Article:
Diabetes kills as many as AIDS, and is a big problem in poor countries. Dr. Martin Silink, head of the International Diabetes Federation, spoke with Mary Carmichael.
I thought diabetes was a "disease of affluence."
Not anymore—70 percent of cases are in the developing world. When people there move to cities, their risk doubles. They're less active and they eat fewer fruits and vegetables.
The numbers are especially bad in Asia. Why?
Economic development there is uncovering a genetic tendency towards diabetes. For a person of European background, the risk rises at a body-mass index of 26. But for people in Asia it starts at 22 because they put on fat in the abdominal area. That body shape is linked to insulin resistance.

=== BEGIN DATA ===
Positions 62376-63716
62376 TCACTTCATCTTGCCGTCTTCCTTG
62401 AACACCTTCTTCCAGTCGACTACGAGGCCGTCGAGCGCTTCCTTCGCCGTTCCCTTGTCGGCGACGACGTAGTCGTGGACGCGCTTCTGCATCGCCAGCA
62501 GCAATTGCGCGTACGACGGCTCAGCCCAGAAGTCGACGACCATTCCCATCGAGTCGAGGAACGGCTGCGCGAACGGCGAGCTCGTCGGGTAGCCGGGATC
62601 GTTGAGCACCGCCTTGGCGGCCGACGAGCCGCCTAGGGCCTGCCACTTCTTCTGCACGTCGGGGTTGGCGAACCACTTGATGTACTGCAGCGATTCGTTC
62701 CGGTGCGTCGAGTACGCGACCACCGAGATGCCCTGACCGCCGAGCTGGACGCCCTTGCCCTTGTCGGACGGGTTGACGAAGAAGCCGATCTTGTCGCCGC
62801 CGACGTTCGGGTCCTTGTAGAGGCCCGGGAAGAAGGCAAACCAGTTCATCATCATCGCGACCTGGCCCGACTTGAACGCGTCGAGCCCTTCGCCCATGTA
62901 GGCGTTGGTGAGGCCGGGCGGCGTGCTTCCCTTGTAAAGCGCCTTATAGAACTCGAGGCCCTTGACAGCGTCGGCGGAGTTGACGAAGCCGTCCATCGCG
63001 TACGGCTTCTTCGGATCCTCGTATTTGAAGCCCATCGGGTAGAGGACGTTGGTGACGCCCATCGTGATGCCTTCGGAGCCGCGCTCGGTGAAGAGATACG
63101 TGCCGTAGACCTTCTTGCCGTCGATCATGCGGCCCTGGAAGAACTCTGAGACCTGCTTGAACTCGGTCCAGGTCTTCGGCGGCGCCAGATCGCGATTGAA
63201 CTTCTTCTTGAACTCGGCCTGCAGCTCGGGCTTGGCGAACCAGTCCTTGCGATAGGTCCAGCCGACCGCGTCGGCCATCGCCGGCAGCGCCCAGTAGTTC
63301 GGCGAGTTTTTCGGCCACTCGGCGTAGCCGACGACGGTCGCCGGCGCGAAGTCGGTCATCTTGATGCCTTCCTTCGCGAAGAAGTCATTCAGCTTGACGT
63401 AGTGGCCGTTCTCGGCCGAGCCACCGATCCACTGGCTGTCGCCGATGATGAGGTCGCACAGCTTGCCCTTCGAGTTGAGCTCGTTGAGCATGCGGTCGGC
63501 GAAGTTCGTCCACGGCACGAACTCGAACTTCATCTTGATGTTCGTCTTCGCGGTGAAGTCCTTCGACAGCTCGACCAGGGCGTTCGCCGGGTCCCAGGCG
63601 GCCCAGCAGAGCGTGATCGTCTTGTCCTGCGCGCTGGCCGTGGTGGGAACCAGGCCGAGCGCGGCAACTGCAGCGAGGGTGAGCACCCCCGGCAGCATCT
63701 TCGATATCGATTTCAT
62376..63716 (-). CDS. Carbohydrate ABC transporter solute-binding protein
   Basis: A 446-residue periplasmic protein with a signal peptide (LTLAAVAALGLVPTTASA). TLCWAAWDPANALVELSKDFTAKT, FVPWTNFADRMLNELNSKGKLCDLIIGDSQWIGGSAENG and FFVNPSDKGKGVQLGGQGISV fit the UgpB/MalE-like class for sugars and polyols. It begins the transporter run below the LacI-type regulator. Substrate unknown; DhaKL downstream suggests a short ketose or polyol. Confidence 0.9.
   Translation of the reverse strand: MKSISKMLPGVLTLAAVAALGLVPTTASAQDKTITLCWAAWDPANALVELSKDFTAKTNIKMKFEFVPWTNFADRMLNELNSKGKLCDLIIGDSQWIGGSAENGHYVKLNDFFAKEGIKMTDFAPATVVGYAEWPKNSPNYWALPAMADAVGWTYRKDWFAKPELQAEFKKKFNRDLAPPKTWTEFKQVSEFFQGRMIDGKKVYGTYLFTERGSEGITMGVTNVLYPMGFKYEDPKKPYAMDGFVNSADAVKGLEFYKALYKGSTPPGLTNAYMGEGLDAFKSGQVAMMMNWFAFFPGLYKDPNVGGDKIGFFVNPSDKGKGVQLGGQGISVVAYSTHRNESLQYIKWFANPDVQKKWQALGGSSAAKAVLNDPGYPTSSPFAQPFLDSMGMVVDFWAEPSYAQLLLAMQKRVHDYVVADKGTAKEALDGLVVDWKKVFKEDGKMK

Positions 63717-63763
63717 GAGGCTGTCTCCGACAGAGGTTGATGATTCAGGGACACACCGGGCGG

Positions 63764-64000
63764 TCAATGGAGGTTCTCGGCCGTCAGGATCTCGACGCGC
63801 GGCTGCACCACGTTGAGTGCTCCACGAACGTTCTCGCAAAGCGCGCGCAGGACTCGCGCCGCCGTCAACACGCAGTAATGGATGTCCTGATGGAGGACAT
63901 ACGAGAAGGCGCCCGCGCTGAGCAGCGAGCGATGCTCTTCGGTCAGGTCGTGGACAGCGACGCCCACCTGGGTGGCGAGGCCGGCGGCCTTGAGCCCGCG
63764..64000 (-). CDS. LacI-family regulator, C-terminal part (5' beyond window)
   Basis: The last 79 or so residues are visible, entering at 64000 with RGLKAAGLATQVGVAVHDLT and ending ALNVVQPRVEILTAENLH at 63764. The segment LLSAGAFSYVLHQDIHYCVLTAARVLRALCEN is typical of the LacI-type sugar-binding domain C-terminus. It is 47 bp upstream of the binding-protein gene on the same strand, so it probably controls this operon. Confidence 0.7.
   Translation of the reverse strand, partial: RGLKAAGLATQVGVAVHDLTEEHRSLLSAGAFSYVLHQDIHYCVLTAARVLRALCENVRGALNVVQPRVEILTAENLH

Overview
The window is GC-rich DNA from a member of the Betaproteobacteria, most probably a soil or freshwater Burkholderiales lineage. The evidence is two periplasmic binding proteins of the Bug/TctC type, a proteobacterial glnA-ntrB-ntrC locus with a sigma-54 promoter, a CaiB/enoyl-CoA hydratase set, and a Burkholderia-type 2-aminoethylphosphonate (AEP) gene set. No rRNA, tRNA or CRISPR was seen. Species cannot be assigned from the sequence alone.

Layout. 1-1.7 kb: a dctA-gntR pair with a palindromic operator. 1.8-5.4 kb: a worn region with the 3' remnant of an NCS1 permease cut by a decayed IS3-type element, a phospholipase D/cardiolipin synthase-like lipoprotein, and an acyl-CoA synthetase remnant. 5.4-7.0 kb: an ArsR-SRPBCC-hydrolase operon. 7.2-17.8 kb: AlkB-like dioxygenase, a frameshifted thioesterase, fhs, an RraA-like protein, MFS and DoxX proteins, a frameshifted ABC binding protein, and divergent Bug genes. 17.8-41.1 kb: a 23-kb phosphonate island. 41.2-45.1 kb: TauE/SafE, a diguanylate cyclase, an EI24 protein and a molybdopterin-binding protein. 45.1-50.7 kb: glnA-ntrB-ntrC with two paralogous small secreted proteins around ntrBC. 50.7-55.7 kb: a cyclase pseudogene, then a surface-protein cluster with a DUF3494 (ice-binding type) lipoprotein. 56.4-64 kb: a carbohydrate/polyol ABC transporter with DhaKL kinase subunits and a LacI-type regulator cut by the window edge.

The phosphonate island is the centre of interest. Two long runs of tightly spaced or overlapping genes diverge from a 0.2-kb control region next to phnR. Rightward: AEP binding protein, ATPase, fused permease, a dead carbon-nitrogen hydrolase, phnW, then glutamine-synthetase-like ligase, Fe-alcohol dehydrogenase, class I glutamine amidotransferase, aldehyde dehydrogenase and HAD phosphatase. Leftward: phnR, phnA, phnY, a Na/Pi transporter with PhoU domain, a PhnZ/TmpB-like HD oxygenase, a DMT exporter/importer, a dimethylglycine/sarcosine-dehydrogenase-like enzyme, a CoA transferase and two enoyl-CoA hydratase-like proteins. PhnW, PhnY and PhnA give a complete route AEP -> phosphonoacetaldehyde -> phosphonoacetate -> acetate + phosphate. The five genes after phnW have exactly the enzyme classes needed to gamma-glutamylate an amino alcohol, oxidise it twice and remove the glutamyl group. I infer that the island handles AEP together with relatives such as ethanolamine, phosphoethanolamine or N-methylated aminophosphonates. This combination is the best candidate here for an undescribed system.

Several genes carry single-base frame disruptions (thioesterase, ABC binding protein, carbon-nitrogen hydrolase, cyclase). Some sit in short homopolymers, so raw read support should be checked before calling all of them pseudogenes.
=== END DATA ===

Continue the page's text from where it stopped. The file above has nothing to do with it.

How do we stop this?
We can encourage healthy eating and rebuild walking and bike paths. For the 246 million who are already sick, we have to improve care to avoid complications. In the poorest countries, old-fashioned drugs are still 80 to 90 percent effective.